When most gamers read the words "Assassin's Creed," they often think of the adventures of ahandful of Desmond Miles' ancestors. These men include Ezio Auditore Da Firenze, Altair, and the Kenway family made famous in the games prior to the release of the PlayStation 4 and Xbox One.

When Michael Fassbender was announced to play the starring role in a film adaptation of one of Ubisoft's biggest flagship series, the reception was generally positive. Coming from such notable roles as Erik Lehnsherr/Magneto in "X-Men: First Class," David in "Prometheus," andLeiutenant Archie Hicox in "Inglourious Basterds," his fame almost rivals the video game he's bringing to the big screen.

The history of movies based on video games is not good

In the early days before anyone had even heard of "Assassin's Creed," movies based on Video Games were often hated from the start. "Super Mario Bros." still stands as one of the worst, having a story and characters which barely have anything to do with Nintendo's video game. "Mortal Kombat," though being technically a remake of Bruce Lee's "Enter the Dragon," was watchable but far from great. "Lara Croft: Tomb Raider" followed the source material a little more closely, but it was too much flash and action, and not enough story.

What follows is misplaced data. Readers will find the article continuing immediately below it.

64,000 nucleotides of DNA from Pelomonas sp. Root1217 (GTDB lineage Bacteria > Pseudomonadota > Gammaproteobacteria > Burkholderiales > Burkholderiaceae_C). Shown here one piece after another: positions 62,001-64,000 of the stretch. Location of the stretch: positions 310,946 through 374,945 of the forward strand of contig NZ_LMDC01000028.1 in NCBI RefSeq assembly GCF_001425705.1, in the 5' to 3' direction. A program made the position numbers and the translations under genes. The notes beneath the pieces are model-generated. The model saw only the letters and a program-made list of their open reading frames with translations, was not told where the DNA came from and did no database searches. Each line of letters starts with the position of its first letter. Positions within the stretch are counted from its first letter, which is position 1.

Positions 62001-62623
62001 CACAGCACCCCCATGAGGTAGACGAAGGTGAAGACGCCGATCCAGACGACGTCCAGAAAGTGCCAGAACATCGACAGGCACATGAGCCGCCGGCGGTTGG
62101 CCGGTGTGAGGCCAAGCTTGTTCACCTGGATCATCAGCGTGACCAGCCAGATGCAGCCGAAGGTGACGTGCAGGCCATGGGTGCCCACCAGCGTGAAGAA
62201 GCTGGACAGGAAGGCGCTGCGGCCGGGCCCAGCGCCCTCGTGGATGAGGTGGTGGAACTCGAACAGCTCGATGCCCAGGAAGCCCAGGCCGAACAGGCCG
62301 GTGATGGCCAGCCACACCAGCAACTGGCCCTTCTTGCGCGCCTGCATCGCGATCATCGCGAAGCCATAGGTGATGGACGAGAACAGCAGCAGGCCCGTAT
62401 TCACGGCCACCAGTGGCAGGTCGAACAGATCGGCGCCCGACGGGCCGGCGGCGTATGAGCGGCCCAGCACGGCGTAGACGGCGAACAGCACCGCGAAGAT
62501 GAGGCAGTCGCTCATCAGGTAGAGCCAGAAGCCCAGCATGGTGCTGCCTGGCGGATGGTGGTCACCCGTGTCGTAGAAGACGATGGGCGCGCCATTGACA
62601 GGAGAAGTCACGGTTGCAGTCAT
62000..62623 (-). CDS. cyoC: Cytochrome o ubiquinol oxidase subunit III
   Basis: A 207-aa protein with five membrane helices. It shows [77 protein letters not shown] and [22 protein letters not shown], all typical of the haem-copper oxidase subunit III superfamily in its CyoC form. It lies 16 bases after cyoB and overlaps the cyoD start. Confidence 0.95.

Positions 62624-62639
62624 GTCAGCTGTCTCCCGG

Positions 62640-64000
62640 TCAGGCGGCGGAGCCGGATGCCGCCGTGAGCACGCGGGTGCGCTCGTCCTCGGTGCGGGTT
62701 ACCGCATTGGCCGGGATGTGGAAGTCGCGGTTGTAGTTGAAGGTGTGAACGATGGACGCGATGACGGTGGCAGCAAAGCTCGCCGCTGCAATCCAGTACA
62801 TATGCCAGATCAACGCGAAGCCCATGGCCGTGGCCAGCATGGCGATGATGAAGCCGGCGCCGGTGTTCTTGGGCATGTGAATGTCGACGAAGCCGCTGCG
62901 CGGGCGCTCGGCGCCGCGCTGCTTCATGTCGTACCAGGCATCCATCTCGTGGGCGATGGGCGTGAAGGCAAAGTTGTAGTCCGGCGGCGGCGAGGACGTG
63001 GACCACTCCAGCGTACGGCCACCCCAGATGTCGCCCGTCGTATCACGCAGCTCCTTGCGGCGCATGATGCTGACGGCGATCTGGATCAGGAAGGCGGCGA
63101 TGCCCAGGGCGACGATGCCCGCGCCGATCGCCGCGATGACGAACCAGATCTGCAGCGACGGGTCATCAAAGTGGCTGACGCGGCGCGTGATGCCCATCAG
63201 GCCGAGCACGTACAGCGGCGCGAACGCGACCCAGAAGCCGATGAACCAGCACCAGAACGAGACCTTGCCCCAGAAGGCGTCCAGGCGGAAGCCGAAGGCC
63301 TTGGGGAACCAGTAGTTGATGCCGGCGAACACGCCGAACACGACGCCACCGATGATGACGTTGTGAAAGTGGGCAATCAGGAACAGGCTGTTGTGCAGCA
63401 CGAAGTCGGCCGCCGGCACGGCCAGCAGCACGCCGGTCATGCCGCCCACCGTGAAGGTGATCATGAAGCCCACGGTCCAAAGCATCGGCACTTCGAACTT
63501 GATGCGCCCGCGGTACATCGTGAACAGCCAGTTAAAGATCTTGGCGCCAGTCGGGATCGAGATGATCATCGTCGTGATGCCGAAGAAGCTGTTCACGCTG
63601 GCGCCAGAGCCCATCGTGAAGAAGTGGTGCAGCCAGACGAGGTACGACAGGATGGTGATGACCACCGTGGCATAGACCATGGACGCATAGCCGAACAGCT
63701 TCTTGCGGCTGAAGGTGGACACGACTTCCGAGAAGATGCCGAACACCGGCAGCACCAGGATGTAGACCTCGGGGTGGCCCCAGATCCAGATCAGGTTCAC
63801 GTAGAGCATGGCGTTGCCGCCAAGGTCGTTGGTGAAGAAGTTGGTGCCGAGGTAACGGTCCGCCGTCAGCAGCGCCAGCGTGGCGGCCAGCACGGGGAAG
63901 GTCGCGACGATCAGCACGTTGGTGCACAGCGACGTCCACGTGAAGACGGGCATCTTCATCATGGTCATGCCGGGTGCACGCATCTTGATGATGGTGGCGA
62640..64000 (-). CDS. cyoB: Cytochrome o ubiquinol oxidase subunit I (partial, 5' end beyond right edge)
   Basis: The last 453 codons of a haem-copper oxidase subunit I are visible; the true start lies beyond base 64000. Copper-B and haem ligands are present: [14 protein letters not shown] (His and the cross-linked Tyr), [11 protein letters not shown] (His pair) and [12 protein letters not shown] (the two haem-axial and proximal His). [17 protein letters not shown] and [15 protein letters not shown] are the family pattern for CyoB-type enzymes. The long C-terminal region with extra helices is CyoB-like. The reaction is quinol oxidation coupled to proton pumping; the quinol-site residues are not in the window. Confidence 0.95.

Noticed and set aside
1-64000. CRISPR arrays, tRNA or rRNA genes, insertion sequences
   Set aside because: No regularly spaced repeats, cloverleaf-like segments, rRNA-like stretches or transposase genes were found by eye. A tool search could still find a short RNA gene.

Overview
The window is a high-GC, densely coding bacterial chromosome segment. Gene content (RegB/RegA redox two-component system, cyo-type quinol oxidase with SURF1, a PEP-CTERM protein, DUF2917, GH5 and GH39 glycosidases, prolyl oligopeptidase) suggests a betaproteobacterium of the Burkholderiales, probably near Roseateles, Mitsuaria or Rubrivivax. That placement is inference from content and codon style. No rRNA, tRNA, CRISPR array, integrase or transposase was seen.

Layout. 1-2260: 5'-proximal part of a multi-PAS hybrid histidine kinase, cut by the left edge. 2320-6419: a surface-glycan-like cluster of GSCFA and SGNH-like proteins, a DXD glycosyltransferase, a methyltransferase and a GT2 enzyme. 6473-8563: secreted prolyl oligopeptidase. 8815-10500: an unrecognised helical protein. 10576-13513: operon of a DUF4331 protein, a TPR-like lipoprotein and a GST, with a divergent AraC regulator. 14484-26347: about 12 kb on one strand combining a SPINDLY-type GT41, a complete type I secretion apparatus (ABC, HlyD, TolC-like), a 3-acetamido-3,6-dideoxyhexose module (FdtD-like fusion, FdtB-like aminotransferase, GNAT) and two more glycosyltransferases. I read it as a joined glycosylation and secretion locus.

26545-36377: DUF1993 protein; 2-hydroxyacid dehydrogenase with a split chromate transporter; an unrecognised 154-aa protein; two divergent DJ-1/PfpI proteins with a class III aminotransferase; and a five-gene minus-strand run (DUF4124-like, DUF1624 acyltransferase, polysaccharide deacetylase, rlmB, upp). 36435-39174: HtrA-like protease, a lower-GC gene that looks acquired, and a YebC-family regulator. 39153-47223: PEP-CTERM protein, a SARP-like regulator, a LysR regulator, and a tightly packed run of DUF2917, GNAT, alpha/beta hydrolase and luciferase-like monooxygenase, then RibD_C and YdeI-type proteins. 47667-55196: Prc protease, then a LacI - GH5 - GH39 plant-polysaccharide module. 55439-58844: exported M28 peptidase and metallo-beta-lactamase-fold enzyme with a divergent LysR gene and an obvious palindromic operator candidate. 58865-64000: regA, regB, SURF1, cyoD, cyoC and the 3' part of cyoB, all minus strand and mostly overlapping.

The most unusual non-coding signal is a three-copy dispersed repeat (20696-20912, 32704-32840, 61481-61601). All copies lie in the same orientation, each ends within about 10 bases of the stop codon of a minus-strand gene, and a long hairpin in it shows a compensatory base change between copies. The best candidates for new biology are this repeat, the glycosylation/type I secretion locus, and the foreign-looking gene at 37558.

Even today, we have movies which barely have anything to do with their video game sources, with a few noteworthy exceptions. "Silent Hill" and its sequel maintained a creepy vibe which fans generally appreciated, and "Prince of Persia" was watchable, possibly due to being made by Disney. Ubisoft's long-running seriesabout ancestors saving the world from Templars could be the most ambitious and story-packed attempt yet.

If 'Assassin's Creed' succeeds, it will be a benchmark for future films of its kind

Gizmodo doesn't think Ubisoft understands what the appeal is to gamers, due to what the latest trailer shows. This might be indicated by how much "Unity" was slammed, and the general lack of sales for "Syndicate." Though enjoyable for less demanding gamers, these titles eventually became an indication that Ubisoft is stuck in a proverbial rut.

While there does seem to be a mysterious and interesting story behind the film, the "Assassin's Creed" movie trailer released today appears to deviate a bit much from what the video game was like. It keeps many signature elements such as the "leap of faith" from tall structures and the mostly concealed wrist blade, but there is still a bit too much of a focus on the popular music like the last one.

Ubisoft's upcoming film could be better than the trailers indicate, and fans eagerly await the chance to see for themselves.

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